The “High Bridge” exhibition, currently on view at the Center for Architecture, features the results of the fourth biennial international design ideas competition hosted by the AIANY Emerging New York Architects Committee (ENYA). The opening and book launch on 11.11.10 brought together the volunteers who spent more than two years planning the competition, exhibition, and publication with winning team members and other entrants, local professionals, and Highbridge community members.
A panel discussion, moderated by ENYA Volunteer Najahyia Chinchilla, Assoc. AIA, featured the competition winners, who traveled from Philadelphia (Keith VanDerSys of PEG office of landscape + architecture, who won the ENYA Prize), Paris (Julien Boulley and Tetsuya Kawano, 2nd Prize), and New Mexico (Yekaterina Yushmanova and Kristina Guist, 3rd Prize and Student Prize, respectively). Each entrant presented his/her vision for the future of the historic High Bridge that spans the Harlem River between Upper Manhattan and the Bronx.
The proposals were mostly landscape-based, featuring improvements to the parks on both sides of the river (and up to the Croton Reservoir for the Student Prize). It was interesting to see that all of the winners chose to preserve the High Bridge — either by creating a structure next to or above the existing bridge (2nd and 3rd Prize), or simply by adding program to the bridge (ENYA and Student Prize). The projects provided gallery space for the theoretical clients, Artists Unite and the Bronx Museum of the Arts, but they also created environments that would elevate the bridge itself to a work of art. It was very refreshing to see such respect for the history of the site.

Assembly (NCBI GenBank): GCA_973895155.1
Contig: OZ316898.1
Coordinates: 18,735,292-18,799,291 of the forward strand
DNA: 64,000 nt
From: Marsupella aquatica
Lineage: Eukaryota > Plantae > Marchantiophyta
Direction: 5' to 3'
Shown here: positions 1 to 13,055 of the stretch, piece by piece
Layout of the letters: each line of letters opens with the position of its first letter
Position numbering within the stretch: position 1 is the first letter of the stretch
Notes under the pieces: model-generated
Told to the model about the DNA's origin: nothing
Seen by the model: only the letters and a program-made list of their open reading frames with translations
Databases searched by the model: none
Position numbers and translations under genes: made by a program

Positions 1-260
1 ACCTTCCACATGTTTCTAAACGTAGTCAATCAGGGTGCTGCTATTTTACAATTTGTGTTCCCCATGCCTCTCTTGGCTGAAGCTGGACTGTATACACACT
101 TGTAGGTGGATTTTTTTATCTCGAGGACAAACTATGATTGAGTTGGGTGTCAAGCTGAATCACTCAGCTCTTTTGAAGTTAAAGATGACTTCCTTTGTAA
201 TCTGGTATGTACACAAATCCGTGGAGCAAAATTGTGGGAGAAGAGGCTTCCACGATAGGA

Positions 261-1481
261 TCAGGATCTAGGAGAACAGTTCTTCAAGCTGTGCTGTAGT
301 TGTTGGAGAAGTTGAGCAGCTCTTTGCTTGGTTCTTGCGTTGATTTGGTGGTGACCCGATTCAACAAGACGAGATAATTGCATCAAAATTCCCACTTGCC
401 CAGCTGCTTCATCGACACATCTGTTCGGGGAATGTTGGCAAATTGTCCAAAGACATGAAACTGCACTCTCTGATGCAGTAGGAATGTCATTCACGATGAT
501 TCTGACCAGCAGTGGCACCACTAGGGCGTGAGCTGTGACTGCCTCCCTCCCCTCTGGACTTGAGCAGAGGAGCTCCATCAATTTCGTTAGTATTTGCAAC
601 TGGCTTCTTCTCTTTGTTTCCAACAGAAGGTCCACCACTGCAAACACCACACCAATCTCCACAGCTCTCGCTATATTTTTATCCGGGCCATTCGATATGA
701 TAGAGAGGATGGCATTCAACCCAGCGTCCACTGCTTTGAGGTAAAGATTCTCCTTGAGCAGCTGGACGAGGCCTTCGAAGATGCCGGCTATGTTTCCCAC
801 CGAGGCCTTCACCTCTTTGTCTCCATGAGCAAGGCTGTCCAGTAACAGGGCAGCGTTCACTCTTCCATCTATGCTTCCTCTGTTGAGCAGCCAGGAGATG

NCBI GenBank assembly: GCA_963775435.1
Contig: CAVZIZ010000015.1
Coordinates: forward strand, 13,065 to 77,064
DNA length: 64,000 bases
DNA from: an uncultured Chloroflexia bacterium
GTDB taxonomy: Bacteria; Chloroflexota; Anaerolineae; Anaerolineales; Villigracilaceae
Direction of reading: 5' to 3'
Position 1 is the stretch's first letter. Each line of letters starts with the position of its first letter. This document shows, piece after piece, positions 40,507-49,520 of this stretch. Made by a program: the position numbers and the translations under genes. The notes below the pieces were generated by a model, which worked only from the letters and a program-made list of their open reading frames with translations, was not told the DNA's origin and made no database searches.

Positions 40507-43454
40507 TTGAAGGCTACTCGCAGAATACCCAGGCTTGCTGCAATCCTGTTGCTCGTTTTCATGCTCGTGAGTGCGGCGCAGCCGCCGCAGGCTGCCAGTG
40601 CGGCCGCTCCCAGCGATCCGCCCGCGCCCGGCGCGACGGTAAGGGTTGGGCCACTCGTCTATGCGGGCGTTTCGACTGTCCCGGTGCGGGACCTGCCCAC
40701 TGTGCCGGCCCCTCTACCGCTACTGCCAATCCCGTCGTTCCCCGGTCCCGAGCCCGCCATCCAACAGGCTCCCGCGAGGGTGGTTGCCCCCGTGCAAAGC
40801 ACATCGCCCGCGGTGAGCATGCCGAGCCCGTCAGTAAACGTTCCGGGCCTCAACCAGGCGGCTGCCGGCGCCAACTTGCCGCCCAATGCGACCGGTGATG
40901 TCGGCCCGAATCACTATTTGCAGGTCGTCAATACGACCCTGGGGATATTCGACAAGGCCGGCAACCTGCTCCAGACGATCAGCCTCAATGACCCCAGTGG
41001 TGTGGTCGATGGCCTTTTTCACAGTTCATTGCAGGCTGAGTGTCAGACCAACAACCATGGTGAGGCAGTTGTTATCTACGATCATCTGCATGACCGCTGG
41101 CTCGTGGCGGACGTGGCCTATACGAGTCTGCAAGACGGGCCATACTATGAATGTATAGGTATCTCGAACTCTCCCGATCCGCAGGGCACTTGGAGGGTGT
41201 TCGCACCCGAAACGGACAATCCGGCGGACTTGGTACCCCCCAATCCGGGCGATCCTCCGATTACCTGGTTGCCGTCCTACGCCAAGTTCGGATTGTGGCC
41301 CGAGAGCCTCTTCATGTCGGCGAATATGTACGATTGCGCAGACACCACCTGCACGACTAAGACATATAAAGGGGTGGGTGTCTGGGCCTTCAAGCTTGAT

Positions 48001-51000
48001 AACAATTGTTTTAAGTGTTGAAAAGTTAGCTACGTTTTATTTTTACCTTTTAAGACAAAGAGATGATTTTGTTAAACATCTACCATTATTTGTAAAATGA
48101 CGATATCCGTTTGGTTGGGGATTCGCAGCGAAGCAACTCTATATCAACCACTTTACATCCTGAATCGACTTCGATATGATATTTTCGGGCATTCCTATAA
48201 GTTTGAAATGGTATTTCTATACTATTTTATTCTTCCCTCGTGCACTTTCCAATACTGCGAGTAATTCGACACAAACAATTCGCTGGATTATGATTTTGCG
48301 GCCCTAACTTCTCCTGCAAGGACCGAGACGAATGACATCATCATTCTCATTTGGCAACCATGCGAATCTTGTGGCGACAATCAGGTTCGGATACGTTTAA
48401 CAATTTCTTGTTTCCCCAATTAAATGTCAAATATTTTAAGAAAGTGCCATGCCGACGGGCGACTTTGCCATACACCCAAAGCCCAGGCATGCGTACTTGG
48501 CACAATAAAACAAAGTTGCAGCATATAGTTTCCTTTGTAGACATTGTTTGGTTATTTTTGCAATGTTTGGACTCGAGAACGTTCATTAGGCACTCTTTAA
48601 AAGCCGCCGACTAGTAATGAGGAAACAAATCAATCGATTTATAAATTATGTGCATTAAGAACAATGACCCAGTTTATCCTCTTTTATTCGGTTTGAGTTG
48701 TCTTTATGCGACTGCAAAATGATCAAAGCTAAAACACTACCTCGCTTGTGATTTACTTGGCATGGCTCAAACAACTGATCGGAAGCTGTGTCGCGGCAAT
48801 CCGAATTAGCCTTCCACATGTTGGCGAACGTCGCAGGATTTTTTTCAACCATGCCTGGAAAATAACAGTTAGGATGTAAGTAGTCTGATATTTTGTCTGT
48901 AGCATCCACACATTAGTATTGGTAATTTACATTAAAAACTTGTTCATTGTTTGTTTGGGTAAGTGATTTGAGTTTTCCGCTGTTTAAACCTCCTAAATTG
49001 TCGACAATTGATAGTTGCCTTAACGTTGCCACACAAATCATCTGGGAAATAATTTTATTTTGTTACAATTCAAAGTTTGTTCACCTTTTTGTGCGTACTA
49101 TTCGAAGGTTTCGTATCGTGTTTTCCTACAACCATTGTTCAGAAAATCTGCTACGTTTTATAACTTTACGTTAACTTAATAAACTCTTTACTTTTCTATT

One of the goals for the ENYA competition program is to bring focus to a place that is underused and often overlooked, and to engage and inspire the community to imagine the possibilities for the future of the site. Boulley explained that neither he nor his partner had been to NYC before. The highlight of their visit was seeing the site in person (in addition to checking out the High Line). ENYA and the Center for Architecture Foundation completed an after school program with 5th graders from a local public school. Their cell phone tour is available in the current “Building Connections 14” exhibition. Katya Crawford, a professor at the University of New Mexico who used the competition for her studio (with very successful results), is now working with the committee to take the exhibition to Albuquerque when the show is over at the Center. And Elizabeth Lorris Ritter, chair of Community Board 12’s Park and Cultural Affairs Committee in Washington Heights, invited the committee to present the competition to the community board.
Having helped organize three of the four competitions, I am very proud to be a part of this program as it continues to grow and impact the built environment.